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Global Stocks Tumble as N. Korea Tensions Escalate

Observers believe it won’t be enough to trigger a material reaction from the US-South Korea axis. It wouldn’t be surprising, then, if investors take advantage of this geopolitical fear to buy the dips
A television screen (top R) displays file news footage of North Korean leader Kim Jong-Un, at a foreign exchange brokerage in Tokyo on August 29, after the North fired a missile over northern Japan.A television screen (top R) displays file news footage of North Korean leader Kim Jong-Un, at a foreign exchange brokerage in Tokyo on August 29, after the North fired a missile over northern Japan.

World stocks tumbled and safe-haven assets jumped on Tuesday after North Korea fired a missile over northern Japan, fuelling worries of fresh tension between Washington and Pyongyang.

The pan-European STOXX 600 index fell more than 1% to a six-month low, also weighed down by the surge of the euro above a key level, while US futures fell as much as 0.85% on the missile news before paring losses, news outlets reported.

Japan’s Nikkei hit a four-month low before paring losses to end 0.5% down. South Korea’s Kospi, meanwhile, shed as much as 1.6%, helping to drag down MSCI’s broadest index of Asia-Pacific shares outside Japan by 0.5%.

“The North Korean escalation has triggered a significant risk-off move,” Alessandro Balsotti, head of asset management at JCI Capital Limited, said in his daily note to clients.

“However ... observers believe it won’t be enough to trigger a material reaction from the United States-South Korea axis. It wouldn’t be surprising, then, if investors take advantage of this geopolitical fear to buy the dips.”

North Korea fired a missile that flew over Japan and landed in the Pacific about 1,180 km off the northern region of Hokkaido in a sharp escalation of tensions on the Korean peninsula.

The dollar was down 0.6% at 108.63 yen after hitting its lowest level since mid-April despite Japan’s proximity to North Korea.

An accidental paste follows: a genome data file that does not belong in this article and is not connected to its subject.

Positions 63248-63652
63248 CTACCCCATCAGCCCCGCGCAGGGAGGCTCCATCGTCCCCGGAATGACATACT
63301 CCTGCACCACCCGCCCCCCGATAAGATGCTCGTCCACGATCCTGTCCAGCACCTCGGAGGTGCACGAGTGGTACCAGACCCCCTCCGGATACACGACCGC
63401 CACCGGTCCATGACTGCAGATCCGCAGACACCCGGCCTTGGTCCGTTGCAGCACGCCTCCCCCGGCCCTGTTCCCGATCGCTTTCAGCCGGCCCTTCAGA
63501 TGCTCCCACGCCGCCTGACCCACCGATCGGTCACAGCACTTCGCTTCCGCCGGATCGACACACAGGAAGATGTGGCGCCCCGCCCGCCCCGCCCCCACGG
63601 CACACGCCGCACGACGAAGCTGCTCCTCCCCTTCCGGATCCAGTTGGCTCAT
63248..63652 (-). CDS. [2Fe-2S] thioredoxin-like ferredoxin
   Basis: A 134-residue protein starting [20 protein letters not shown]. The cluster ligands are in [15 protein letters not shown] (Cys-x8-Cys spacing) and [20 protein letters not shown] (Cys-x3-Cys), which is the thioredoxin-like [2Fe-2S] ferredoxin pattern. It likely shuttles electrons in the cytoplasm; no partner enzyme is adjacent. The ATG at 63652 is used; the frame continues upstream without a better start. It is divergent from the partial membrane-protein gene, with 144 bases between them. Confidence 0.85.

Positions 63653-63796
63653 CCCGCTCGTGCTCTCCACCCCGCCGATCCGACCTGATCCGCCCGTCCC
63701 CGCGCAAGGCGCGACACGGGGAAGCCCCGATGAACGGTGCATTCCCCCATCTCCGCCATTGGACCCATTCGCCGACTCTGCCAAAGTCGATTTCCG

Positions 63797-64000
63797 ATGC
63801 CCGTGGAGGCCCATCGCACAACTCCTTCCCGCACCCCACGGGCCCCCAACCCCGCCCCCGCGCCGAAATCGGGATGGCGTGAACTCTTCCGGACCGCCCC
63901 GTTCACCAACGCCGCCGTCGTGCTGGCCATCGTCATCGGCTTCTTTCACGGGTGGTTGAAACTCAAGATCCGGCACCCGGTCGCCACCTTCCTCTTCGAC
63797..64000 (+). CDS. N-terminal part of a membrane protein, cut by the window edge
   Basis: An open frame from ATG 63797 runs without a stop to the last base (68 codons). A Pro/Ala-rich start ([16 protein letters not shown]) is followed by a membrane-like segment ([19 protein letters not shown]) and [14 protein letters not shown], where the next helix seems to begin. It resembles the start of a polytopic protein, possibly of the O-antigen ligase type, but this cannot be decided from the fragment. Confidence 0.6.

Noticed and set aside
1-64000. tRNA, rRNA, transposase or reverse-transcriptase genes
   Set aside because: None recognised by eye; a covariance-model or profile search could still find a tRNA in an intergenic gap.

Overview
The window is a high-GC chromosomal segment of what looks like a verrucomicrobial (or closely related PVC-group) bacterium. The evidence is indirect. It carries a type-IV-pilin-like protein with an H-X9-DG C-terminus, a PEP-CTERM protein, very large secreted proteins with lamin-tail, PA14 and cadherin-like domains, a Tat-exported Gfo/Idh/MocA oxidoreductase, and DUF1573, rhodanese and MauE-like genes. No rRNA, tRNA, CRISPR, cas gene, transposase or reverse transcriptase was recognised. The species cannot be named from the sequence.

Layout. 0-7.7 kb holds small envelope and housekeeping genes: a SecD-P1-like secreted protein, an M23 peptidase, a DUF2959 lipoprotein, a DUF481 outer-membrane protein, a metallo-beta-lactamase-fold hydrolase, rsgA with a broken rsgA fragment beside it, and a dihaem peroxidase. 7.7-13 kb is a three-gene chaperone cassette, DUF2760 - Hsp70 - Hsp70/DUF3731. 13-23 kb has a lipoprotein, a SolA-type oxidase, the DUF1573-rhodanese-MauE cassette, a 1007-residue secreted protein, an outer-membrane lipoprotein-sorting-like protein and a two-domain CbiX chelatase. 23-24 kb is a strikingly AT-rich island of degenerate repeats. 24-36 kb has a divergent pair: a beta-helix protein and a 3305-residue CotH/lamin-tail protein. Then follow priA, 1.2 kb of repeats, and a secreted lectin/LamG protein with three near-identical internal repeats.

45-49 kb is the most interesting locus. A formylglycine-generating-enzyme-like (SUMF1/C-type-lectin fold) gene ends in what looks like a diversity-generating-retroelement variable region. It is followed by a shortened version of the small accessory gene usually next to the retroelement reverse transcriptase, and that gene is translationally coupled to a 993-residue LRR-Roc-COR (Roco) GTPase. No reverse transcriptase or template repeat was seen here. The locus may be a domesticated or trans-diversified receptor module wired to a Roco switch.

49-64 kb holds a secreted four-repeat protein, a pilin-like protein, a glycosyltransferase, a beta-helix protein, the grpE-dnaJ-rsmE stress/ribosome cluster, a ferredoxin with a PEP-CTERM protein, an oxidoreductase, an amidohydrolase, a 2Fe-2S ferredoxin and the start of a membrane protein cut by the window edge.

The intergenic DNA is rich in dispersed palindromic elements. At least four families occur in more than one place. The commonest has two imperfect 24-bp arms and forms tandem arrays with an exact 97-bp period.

Against other currencies, the yen moved more sharply. The euro/yen fell as low as 129.63 in early Asia trade, compared with levels just under 131 on Monday. The Australian dollar was fetching as little as 85.67 yen in early Asia trade, compared with touching levels over 87 yen on Monday.

Also the safe-haven Swiss franc strengthened, with the dollar falling 0.6% to a one-month low against the Swiss currency.

Though the risk-averse mood prevailed broadly across financial markets, the euro appeared immune to the geopolitical news. The single currency surged above 1.20 to the dollar, breaching a key level as investors grew bullish about its outlook after the head of the European Central Bank refrained from talking about the currency’s recent strength and in the backdrop of brewing US fiscal problems, Reuters said.

Futures on the S&P 500 Index fell. September contracts dropped 0.6% in Hong Kong, paring a decline of as much as 0.9%.

US stock futures were a big early mover, with the Dow Jones industrial average mini futures dropping as much as 147 points to 21,644 in a knee-jerk reaction. That compared with the index's close on Monday at 21,808.40. The DJIA futures later regained some lost ground, trading down 109 points at 21,682.

Gold, Crude

Gold prices jumped 0.85% to $1,321 an ounce, hitting its highest level in more than nine months and rising for a third straight session.

The metal also drew support from uncertainty surrounding the Trump administration after remarks last week raised fears of a government shutdown.

Investors also rushed to the safety of US Treasuries, pushing down the 10-year yield to a low of 2.102%, its lowest since mid-November, while the yield on Germany’s 10-year government bond fell 3 basis points to 0.34%, the lowest since June 28.

“Financial markets think the only realistic option for the US and North Korea will be to sit down and talk at some point because other options are too costly for everyone involved,” said Masayoshi Kichikawa, chief strategist at Sumitomo Mitsui Asset Management.

"But no one can rule out the risk of accidents. Markets think the chicken game will continue for now and North Korea will remain a risk," he added.

Crude oil prices bounced back a tad on the back of supply disruptions in Colombia and Libya, a day after US crude futures dropped on worries that refinery shutdowns caused by flooding could boost inventory.

US West Texas Intermediate crude futures rose 0.26% to $46.69 a barrel after falling to as low as $46.15 in the previous session. US gasoline price, which surged as much as 7% to a two-year peak of $1.779 a gallon on Monday, traded at $1.726 in early Tuesday trade.

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